And so, when my husband and I decided to upgrade our old cell phones a few days ago, a growing necessity for our respective work, I had mixed feelings about it. On the one hand, I craved a hip new Blackberry to replace my boring, 4-year-old flip-open phone and (wouldn't it?) enhance my un-hip life. On the other hand, I wondered what owning a Blackberry, commonly referred to as "Crackberries" out here because they are so addictive, would do to me.

When he brought home a Blackberry-esque cell phone for each of us (Blackberries, we decided, were too expensive), within minutes I had it turned on and was playing with it. To keep the kids busy so I could tinker with my phone, I gave them our old cell phones. My four-year-old was not interested in them, but my six-year-old, the High School Musical fan, was. Soon she had curled up on a chair in the living room, poking at buttons to change the the screen image and theme colors of the phone. Before long, she was playing all the different tinny-sounding ring tones on the phone, over and over and over again. When I told her to put the phone away, she rolled her eyes at me. When we took it away, she pouted.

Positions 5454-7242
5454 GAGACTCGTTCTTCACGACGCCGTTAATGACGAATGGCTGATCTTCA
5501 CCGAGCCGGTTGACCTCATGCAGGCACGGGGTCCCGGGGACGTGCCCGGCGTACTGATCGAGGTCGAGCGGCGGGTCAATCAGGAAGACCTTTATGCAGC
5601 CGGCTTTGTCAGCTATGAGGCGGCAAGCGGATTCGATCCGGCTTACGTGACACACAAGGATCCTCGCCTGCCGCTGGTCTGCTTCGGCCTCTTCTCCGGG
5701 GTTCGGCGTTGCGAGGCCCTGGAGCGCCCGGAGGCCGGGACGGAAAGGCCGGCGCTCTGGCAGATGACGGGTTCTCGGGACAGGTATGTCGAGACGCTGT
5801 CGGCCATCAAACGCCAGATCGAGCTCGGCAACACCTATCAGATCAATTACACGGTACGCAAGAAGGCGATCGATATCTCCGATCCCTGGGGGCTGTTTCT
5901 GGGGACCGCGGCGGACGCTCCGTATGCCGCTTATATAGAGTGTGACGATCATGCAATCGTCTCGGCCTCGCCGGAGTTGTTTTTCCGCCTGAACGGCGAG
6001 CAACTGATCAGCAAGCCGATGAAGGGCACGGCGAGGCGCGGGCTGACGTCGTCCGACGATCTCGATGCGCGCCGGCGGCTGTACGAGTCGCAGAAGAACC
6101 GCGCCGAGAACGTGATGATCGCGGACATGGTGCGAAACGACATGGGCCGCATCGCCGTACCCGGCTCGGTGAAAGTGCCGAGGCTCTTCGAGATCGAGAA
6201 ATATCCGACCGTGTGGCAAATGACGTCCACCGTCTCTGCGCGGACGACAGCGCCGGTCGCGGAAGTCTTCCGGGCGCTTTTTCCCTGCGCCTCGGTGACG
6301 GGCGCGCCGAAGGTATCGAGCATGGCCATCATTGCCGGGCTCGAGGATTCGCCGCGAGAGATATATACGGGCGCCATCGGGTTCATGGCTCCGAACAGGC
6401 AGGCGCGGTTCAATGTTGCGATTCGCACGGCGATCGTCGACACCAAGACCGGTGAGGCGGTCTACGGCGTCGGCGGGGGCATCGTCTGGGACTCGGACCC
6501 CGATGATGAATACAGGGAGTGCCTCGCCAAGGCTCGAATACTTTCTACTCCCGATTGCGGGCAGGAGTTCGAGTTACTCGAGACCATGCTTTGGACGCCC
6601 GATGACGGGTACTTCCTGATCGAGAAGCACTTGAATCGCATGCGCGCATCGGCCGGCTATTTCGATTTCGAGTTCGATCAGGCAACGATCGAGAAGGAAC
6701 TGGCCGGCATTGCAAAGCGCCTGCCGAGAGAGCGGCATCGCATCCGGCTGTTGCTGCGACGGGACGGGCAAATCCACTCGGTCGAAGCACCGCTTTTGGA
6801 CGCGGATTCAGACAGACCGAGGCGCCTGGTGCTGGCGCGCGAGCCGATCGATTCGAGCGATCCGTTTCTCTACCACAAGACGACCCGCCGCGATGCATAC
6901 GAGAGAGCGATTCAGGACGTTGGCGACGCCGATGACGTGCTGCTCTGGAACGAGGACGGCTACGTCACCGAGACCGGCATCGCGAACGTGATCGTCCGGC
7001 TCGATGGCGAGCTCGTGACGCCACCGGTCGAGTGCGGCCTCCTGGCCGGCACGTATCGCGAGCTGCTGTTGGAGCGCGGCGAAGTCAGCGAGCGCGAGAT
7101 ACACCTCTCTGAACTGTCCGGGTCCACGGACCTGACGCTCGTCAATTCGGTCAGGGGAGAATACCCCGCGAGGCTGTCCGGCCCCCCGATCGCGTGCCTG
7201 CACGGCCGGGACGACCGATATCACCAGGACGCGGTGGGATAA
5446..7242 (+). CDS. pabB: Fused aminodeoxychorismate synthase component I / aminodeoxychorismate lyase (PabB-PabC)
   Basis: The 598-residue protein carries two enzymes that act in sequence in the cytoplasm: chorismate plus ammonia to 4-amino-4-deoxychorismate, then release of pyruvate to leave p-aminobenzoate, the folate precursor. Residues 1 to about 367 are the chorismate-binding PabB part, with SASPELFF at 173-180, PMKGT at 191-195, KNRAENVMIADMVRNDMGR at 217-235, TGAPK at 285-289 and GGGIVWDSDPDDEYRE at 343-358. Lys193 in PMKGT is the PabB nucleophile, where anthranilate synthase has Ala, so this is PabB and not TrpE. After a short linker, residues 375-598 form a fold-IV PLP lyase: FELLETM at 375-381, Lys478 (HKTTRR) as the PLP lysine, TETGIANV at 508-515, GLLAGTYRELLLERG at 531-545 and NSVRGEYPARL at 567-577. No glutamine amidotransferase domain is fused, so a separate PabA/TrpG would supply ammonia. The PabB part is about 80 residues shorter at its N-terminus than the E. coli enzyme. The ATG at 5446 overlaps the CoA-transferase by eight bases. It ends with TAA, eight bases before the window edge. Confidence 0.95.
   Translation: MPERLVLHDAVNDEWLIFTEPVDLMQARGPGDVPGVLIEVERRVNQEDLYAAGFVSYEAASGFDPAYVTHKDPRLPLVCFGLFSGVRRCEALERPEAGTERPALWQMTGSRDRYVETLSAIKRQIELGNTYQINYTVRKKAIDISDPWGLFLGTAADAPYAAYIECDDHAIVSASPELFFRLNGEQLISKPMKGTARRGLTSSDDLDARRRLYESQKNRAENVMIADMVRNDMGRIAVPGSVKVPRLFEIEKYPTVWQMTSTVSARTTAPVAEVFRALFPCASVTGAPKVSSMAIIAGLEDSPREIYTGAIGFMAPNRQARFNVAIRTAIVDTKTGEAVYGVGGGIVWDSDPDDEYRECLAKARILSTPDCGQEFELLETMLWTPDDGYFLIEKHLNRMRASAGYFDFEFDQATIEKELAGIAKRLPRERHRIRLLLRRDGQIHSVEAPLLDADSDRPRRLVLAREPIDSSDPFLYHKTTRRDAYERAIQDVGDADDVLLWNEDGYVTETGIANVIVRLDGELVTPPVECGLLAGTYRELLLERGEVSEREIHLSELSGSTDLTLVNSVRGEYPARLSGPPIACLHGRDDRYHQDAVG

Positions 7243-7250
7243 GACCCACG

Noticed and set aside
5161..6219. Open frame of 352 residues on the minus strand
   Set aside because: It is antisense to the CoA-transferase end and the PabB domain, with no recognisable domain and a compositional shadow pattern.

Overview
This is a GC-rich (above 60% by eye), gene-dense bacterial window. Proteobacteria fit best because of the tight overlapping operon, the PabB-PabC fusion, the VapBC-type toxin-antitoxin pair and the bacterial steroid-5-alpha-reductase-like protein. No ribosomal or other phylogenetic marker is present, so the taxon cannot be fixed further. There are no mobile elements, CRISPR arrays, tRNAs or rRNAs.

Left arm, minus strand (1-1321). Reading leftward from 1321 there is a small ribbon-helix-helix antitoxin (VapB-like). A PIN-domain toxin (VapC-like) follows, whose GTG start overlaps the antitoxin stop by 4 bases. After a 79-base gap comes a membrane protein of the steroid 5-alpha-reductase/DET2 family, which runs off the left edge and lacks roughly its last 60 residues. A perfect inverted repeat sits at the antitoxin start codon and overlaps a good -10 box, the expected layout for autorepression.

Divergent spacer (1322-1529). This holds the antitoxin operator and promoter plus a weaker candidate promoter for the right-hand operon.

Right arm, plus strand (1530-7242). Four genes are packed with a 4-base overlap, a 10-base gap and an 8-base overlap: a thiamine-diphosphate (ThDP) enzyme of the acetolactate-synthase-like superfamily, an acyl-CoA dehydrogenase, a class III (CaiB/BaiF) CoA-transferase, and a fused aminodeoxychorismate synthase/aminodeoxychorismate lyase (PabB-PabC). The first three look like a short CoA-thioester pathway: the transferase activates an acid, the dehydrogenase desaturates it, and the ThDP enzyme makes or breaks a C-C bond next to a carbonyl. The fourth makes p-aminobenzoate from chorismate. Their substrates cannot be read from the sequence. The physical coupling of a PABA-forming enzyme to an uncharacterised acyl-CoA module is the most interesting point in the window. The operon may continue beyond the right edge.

The next morning over breakfast, my husband and I excitedly pulled out our new phones and tried to figure out how the camera function worked. My older daughter ignored her cereal and poked more buttons on her "new" cell phone as well. When I looked up, though, my four-year-old was staring at me, hands on her hips, with an expression of wise exasperation. Um... did I forget to get you your cereal, honey?

"Okay, everyone, put the phones away," I said. I turned mine off and got back to more important business: breakfast.